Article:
Developments of new gas reserves and markets are causing a rapid growth of LNG terminals and related infrastructure.
At the Gastech 2014 conference in Seoul, South Korea, Yang Young Myung, executive VP of the R&D Division for KOGAS, reviewed recent trends in LNG terminals. He noted that the total global capacity of plants was 290 million tpa at the end of 2013, with 21 new projects now under construction.
Shell’s Prelude FLNG
Jim Marshall, asset manager for Prelude FLNG at Shell Development (Australia), discussed Shell’s Prelude FLNG project, which is being built by Samsung Heavy Industries. The project is based on the company’s floating LNG technology and would be the first facility ever to produce, liquefy, store and transfer LNG at sea. It will be located at the Browse Basin, approximately 475 km north of Broome in Western Australia.
Marshall commented: “All of these technologies are basically proven and existing. What is novel in this concept is that we’re bringing it into one unit, one floating barge offshore,” referring to the subsea infrastructure, offshore production facilities, gas treatment, fractionation/compression, liquefaction, and other technologies being employed.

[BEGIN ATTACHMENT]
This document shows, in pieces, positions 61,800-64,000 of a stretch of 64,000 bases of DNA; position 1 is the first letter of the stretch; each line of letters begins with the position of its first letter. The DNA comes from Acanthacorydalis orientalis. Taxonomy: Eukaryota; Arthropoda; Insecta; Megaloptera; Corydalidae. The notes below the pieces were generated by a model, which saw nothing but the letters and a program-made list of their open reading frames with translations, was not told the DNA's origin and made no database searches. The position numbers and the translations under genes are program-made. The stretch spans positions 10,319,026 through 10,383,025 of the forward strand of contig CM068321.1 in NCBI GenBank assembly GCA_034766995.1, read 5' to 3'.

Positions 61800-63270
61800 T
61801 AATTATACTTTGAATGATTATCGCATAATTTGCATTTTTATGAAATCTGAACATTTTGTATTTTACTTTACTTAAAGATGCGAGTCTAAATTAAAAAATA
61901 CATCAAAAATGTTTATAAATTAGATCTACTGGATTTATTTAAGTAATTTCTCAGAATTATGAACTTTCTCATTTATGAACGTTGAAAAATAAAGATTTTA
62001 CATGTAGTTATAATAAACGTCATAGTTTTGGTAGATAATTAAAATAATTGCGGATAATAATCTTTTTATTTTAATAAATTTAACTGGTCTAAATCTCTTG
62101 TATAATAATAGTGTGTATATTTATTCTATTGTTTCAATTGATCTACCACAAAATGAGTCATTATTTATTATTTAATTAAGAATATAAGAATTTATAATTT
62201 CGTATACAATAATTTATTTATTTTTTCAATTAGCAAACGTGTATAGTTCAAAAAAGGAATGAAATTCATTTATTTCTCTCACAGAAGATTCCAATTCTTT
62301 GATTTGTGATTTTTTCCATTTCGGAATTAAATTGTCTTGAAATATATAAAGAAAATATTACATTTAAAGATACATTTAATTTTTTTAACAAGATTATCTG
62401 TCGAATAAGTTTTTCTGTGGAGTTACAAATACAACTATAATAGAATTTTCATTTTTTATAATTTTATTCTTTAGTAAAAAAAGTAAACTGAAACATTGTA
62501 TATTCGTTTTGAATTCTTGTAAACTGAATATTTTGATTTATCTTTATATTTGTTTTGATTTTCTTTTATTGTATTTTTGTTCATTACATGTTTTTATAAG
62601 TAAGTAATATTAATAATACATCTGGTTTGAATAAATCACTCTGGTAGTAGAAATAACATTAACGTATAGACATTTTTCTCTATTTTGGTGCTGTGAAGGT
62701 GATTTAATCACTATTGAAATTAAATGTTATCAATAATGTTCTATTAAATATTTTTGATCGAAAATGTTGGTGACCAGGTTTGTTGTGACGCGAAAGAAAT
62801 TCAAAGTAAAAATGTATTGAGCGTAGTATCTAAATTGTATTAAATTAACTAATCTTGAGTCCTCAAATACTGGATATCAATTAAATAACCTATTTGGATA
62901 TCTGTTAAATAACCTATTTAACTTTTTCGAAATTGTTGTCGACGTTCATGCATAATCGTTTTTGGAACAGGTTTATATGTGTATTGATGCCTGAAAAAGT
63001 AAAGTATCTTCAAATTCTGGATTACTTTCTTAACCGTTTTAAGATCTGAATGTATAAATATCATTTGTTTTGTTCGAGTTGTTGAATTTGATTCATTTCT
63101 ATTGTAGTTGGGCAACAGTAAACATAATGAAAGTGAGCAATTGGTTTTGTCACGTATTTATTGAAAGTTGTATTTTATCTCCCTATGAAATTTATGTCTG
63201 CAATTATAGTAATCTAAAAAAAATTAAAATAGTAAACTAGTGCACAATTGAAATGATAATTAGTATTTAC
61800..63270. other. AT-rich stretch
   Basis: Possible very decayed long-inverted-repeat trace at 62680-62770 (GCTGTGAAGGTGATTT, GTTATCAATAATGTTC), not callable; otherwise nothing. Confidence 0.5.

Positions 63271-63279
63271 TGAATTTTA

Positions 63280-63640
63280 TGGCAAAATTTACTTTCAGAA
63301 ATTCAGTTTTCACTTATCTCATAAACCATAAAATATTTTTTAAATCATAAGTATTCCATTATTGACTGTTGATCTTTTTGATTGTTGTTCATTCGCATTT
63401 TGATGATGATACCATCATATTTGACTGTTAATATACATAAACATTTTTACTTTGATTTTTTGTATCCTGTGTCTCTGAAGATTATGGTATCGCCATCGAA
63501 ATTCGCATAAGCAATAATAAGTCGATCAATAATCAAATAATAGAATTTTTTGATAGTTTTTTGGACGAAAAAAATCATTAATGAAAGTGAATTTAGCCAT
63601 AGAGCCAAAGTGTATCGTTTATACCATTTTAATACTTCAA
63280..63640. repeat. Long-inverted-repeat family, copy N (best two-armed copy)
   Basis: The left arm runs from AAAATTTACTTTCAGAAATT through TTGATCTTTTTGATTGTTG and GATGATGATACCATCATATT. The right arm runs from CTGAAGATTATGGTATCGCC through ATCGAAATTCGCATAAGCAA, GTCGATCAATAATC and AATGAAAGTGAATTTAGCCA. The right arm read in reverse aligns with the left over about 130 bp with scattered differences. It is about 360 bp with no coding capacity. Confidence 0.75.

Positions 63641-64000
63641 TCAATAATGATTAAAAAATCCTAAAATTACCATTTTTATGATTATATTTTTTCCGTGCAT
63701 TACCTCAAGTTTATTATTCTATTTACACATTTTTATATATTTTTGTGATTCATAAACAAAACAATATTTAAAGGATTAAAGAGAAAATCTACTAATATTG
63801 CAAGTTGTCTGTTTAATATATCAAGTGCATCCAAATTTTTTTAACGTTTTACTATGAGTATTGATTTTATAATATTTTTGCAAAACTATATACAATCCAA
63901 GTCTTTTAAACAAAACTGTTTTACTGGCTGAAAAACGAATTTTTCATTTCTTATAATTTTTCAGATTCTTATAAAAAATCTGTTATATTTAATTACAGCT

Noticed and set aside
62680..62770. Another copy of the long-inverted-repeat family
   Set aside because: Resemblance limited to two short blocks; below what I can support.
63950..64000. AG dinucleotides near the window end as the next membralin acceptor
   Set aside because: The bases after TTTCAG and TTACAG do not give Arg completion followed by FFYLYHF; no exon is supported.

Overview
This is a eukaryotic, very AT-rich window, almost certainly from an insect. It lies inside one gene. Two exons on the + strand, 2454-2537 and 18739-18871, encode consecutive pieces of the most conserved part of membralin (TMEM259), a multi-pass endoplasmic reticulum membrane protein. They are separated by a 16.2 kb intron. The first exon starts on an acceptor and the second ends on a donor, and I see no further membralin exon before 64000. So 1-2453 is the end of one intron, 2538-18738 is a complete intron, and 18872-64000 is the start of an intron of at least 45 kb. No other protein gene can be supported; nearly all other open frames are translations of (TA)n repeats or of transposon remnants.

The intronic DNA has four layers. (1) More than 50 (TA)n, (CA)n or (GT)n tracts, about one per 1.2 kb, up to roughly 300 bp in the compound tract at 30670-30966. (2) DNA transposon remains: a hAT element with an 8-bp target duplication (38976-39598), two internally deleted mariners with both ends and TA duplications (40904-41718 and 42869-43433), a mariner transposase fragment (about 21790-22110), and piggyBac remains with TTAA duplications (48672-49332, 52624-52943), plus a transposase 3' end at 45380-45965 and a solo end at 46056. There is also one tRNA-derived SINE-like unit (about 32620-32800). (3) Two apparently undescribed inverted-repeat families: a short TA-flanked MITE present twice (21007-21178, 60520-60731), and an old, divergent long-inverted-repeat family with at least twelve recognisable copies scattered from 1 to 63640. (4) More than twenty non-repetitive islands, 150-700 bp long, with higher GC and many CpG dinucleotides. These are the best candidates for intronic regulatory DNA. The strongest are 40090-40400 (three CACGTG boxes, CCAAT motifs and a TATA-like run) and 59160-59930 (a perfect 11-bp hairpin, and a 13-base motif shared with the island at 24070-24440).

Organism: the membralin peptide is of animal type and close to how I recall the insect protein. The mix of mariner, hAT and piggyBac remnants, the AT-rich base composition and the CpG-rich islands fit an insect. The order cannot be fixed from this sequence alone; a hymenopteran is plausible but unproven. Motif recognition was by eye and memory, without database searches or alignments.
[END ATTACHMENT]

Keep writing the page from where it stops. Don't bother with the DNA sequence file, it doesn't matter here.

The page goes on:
Exxonmobil’s PNG export terminal
Eskender Said, marine engineering lead for ExxonMobil, reviewed the company’s LNG export terminal in Papua New Guinea. The marine facility includes a 2.4 km long approach trestle and a common LNG and condensate berth.
Noble Energy’s Cyprus project
Gregory Beard, commercial manager for LNG at Noble Energy, offered an update on the company’s LNG export project in Cyprus. In late 2011, Noble Energy announced its field gas discovery in Cyprus’ Exclusive Economic Zone, which is located in the challenging deep-water environment of the Levant Basin.
The region may contain 122 trillion ft3 of recoverable gas, according to the US Geological Survey. Beard explained: “The good news is there have only been two wells drilled in Cyprus’ exclusive economic zone,” noting that the region holds huge potential and that the Cyprus government is moving quickly to award new blocks. However, he added that field development costs could be substantial.
Developing the gas resources will require innovative solutions to balance domestic gas requirements with export opportunities. “Cyprus LNG can be provided to Asian markets at very competitive costs,” Beard concluded, adding that the company’s first LNG could be available from Cyprus in 2020.
Adapted from press release by Katie Woodward
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